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Review

Non-Equilibrium Uranium as an Indicator of Global Climate Variations—The World Ocean and Large Lakes

1
Research Park, St. Petersburg State University, 199155 St. Petersburg, Russia
2
N. Laverov Federal Center for Integrated Arctic Research of UB RAS, 163000 Arkhangelsk, Russia
*
Author to whom correspondence should be addressed.
Academic Editor: Elias Dimitriou
Water 2021, 13(24), 3514; https://doi.org/10.3390/w13243514
Received: 5 November 2021 / Revised: 5 December 2021 / Accepted: 6 December 2021 / Published: 9 December 2021
(This article belongs to the Section Water and Climate Change)
In natural water, as a rule, there is a violation of radioactive equilibrium in the chain 238U … → 234U → 230Th →. Groundwater usually has a 234U/238U ratio in the range of 0.8–3.0 (by activity). However, in some regions, the 234U/238U ratio reaches >10 and up to 50. Ultrahigh excesses of 234U can be explained by climatic variations. During a cold period, minerals accumulate 234U as a normal component of the radioactive chain, and after the melting of permafrost, it is lost from the mineral lattice faster than 238U due to its higher geochemical mobility. This hypothesis was tested using data on the isotopic composition of uranium in the chemo- and bio-genic formations of the World Ocean and large lakes, which are reservoirs that accumulate continental runoff. The World Ocean has the most significant 234U enrichments in the polar and inland seas during periods of climatic warming in the Late Pleistocene and Holocene. In the bottom sediments of Lake Baikal, the 234U/238U ratio also increases during warm periods and significantly exceeds the 234U excess of the World Ocean. Furthermore, the 234U/238U ratio in the water of Lake Baikal and its tributaries increases from north to south following a decrease in the area of the continuous permafrost and has a seasonal variation with a maximum 234U/238U ratio in summer. The behavior of 234U in large water reservoirs is consistent with the hypothesis about the decisive influence of permafrost degradation on the anomalies in 234U/238U ratios in groundwater. View Full-Text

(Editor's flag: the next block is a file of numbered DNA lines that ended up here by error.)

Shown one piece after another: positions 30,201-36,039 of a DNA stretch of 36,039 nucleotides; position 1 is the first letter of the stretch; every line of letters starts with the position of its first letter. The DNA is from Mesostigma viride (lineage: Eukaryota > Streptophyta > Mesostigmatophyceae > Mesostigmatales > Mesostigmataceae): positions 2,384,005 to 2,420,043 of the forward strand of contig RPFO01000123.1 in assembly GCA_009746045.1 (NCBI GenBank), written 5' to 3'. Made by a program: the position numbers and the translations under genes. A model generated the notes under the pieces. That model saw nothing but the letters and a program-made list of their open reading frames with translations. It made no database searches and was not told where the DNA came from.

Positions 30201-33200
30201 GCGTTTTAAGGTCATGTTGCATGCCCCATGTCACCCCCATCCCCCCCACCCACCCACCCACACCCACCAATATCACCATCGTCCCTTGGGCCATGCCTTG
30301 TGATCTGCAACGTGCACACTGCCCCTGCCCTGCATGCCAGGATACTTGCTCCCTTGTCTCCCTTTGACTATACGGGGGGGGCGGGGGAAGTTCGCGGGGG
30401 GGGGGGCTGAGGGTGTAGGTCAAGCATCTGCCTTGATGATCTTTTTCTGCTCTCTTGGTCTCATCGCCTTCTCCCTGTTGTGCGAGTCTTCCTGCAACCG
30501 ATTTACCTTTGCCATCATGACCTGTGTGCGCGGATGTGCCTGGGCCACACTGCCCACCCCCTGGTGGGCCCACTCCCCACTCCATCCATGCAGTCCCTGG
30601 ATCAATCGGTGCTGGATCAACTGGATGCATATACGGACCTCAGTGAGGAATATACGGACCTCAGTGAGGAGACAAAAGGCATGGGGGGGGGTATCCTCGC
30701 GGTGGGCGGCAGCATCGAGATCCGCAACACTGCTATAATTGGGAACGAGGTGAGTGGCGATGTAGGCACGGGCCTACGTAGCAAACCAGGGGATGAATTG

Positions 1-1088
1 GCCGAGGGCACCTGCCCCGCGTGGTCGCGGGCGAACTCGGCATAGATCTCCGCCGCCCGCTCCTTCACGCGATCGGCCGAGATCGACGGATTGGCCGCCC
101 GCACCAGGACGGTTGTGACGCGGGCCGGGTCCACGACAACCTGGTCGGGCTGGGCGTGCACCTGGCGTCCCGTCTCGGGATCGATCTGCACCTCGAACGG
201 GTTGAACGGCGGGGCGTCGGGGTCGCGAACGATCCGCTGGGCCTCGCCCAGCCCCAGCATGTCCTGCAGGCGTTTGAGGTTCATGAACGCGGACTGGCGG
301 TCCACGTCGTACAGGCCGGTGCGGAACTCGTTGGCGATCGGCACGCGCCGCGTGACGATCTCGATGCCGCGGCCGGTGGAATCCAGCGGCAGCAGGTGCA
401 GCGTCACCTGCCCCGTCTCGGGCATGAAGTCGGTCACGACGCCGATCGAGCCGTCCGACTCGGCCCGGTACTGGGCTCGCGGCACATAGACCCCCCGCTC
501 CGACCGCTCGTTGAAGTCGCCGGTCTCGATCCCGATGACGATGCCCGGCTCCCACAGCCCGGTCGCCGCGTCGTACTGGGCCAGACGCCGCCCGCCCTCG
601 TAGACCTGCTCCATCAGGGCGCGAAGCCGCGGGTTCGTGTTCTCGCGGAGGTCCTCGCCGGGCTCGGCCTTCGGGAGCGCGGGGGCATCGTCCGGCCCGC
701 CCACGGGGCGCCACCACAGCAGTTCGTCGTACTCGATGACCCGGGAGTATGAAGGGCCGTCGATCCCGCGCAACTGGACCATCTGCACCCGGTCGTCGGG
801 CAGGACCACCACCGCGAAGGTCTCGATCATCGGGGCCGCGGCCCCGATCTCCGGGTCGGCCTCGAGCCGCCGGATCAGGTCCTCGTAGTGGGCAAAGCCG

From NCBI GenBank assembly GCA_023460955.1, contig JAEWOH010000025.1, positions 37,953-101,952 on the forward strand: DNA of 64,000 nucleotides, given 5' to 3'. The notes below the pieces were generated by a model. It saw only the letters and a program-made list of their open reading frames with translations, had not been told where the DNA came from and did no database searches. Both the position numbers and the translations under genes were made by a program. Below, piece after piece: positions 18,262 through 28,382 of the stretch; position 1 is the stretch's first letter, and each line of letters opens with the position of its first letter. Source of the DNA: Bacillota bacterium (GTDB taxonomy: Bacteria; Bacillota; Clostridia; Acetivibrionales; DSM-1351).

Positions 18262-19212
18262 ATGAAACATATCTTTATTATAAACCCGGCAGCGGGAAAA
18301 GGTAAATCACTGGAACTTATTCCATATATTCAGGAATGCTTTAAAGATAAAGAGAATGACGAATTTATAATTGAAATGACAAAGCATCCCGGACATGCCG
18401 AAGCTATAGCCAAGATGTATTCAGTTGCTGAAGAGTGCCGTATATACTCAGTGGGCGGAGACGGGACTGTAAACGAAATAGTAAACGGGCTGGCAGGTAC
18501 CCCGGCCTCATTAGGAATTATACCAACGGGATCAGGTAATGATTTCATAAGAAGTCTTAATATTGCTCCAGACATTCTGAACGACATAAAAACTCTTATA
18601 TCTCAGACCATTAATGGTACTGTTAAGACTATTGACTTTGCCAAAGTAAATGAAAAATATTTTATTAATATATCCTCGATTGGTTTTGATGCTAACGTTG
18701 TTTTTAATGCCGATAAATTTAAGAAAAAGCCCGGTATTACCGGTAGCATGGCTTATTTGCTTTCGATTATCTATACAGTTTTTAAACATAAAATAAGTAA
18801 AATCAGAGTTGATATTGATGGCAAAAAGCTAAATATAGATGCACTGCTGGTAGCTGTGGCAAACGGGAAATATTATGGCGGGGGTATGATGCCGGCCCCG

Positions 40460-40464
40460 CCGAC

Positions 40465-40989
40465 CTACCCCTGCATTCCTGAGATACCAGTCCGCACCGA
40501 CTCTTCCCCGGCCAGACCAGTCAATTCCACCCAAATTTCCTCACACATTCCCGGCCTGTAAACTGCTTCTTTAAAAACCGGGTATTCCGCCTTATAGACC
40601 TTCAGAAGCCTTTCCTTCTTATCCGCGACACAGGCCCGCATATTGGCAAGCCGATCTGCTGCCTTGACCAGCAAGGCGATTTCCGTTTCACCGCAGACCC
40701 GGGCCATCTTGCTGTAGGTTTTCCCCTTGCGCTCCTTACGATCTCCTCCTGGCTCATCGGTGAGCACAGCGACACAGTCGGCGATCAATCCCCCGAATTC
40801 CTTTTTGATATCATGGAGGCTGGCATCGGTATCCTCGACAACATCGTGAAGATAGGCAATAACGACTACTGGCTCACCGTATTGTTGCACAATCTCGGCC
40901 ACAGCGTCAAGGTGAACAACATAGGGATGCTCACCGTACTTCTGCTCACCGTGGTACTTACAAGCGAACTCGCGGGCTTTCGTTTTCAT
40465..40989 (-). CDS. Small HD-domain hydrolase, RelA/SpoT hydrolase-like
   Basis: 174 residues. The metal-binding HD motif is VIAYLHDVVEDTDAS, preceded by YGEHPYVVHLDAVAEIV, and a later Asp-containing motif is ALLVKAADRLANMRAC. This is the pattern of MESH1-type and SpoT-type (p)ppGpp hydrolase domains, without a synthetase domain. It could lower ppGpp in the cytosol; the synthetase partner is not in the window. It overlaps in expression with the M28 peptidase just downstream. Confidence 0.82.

Keywords: non-equilibrium uranium; 234U/238U ratio; climate variations; permafrost; World Ocean; Lake Baikal non-equilibrium uranium; 234U/238U ratio; climate variations; permafrost; World Ocean; Lake Baikal
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MDPI and ACS Style

Tokarev, I.; Yakovlev, E. Non-Equilibrium Uranium as an Indicator of Global Climate Variations—The World Ocean and Large Lakes. Water 2021, 13, 3514. https://doi.org/10.3390/w13243514

AMA Style

Tokarev I, Yakovlev E. Non-Equilibrium Uranium as an Indicator of Global Climate Variations—The World Ocean and Large Lakes. Water. 2021; 13(24):3514. https://doi.org/10.3390/w13243514

Chicago/Turabian Style

Tokarev, Igor, and Evgeny Yakovlev. 2021. "Non-Equilibrium Uranium as an Indicator of Global Climate Variations—The World Ocean and Large Lakes" Water 13, no. 24: 3514. https://doi.org/10.3390/w13243514

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